Charity: Water

Bringing clean water to people around the world


Children in the Tigray region of Northern Ethiopia whose village was helped by Charity: Water, Image via Flickr courtesy of Google Images, labeled for reuse with modification.

Savannah Jones, Writer

More than 5 million people die every year due to disease and lack of hygiene caused by unclean water. In areas where poverty runs rampant, pollution builds in water sources and, when certain death from dehydration outweighs the risk of catching a deadly disease from unsafe drinking water,  people around the world make the inevitable decision to drink contaminated water every single day. In places where clean water is a part of daily life, it can be difficult to understand and easy to ignore the problems faced by people who have no access to clean water. Charity: Water is a charity that builds and restores clean water wells for communities whose water sources are impacted by pollution and other means of contamination.

Charity: Water’s website includes a map that pinpoints each of the completed and in-progress water projects with details regarding the goal of the project and what it will do, or has done already, to benefit the community. 100% of public donations are sent to local partners on the ground, who build and implement the projects. When the projects are completed, charity: water proves every one of them using GPS coordinates, photos and details of the community served,” says Charity Navigator. Everyone who donates, whether contributing once or committing to a monthly donation, can see the impact that their money has made and get updates on the communities that they have served.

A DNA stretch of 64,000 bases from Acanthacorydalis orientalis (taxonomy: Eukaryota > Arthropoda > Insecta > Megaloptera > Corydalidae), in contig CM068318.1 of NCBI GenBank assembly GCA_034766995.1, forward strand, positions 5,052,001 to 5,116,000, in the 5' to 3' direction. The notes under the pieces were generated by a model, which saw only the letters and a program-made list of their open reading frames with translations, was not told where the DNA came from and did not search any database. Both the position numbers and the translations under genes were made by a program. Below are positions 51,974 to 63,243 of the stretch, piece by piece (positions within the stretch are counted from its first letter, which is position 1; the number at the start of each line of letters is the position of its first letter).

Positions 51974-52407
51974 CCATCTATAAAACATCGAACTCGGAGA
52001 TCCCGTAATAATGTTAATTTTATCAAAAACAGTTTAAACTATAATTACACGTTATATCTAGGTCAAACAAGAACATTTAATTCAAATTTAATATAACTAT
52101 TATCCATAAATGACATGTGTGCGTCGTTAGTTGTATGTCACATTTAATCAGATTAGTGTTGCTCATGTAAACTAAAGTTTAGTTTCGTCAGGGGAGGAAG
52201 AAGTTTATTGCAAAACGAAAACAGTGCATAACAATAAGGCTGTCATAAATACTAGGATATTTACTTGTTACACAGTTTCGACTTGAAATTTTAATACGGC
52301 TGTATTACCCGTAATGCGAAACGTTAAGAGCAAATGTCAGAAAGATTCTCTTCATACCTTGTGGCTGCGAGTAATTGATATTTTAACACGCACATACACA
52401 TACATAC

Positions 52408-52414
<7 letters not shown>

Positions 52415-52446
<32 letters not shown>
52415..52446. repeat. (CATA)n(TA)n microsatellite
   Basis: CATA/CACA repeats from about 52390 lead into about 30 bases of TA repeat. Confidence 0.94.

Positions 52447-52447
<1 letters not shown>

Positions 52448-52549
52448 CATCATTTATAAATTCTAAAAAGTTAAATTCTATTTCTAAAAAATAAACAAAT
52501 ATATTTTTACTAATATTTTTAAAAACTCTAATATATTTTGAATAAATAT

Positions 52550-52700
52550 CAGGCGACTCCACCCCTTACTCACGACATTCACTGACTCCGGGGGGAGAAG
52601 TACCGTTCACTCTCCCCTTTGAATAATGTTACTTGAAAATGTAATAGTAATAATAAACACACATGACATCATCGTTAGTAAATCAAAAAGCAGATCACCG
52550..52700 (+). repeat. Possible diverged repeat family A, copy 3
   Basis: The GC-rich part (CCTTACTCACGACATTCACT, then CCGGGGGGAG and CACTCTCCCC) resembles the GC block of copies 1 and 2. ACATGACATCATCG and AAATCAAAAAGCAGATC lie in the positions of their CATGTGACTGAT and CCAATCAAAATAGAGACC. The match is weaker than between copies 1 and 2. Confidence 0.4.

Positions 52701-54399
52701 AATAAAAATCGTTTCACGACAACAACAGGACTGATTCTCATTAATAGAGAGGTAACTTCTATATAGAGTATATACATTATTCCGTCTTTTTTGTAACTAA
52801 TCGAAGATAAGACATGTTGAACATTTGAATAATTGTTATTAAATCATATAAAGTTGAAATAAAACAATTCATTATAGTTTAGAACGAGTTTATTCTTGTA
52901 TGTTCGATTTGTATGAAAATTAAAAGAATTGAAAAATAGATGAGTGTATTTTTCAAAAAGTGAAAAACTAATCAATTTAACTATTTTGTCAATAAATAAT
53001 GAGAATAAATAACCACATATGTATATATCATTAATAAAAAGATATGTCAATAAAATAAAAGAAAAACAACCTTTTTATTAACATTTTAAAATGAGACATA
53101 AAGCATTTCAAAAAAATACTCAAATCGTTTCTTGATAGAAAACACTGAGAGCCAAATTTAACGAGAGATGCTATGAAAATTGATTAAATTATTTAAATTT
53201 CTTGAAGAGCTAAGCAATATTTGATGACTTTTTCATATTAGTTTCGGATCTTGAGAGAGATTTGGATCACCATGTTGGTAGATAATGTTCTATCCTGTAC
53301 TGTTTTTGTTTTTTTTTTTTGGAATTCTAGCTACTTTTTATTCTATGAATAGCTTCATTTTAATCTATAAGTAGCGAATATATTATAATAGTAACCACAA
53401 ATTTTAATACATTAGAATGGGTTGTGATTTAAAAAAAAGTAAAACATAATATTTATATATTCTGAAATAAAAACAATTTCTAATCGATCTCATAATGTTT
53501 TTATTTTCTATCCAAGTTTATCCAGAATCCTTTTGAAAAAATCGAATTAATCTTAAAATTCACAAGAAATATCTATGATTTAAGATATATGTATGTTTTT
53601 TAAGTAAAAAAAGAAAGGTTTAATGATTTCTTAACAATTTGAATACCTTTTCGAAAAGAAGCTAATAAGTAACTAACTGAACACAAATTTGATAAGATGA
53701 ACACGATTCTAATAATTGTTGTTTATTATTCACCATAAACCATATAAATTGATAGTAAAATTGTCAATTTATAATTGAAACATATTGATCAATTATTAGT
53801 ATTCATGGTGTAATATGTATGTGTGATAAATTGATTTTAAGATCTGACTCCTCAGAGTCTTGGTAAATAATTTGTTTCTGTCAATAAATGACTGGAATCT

One thing that stops people from donating to charities is the fact that most people do not trust organizations to use their money morally and efficiently. Charity: Water, however, pledges that 100% of donations go towards their mission. The charity has a seperate account for donation costs called The Well,  which is funded by private donors, many of which donate over $1 million per donation to keep the charity running. According to TruthOut, “What sets [Charity: Water] apart…is that they undertake their mission with a dedication to total fiscal transparency and without a marketing budget. More than 20,000 individuals seem to agree, and have held birthday campaigns for the company, generating millions upon millions of dollars since it started in 2006.” One of Charity: Water’s biggest sources of funding is its trend of birthday campaigns, in which people around the world give up their birthdays and instead donate the dollar value of all the gifts they would have received. Thousands of people so far have donated their birthdays to Charity: Water to raise money for clean water.

One of the most significant birthday campaigns seen by Charity: Water was started by  Rachel Beckwith, whose 9th birthday wish was to raise 300 dollars for the organization. After a car accident claimed Rachel’s life, her campaign drew in over 1.2 million dollars from more than thirty-one thousand donors around the world. Many people donated 9 dollars in her memory, but top donations to her initial campaign ranged from nine thousand to twenty thousand dollars. The Charity: Water website includes a tribute to Rachel called Rachel’s Gift, which states, Rachel’s original birthday campaign funded 143 water projects. Since then, her family has continued to fundraise in her memory. Today, Rachel’s story has helped bring clean water to more than 37,770 people in Ethiopia.” The story serves as a central part of many of the organization’s advertisements and represents the millions of donors who have given their own money and birthdays to help others, a movement that Rachel supported, and that her family continues to support in remembrance of her.

Charity: Water’s 100% donation model represents the full dedication of the company to fulfill its goal of providing clean water to all people, halting the deadly spread of waterborne disease and infection in countries without proper sanitization. Because the charity’s ambitions are so large, it never stops building, and it is important that donations continue so that underprivileged people around the world can gain access to water free of toxic pollution, chemicals, and disease. Donations to Charity: Water can be made at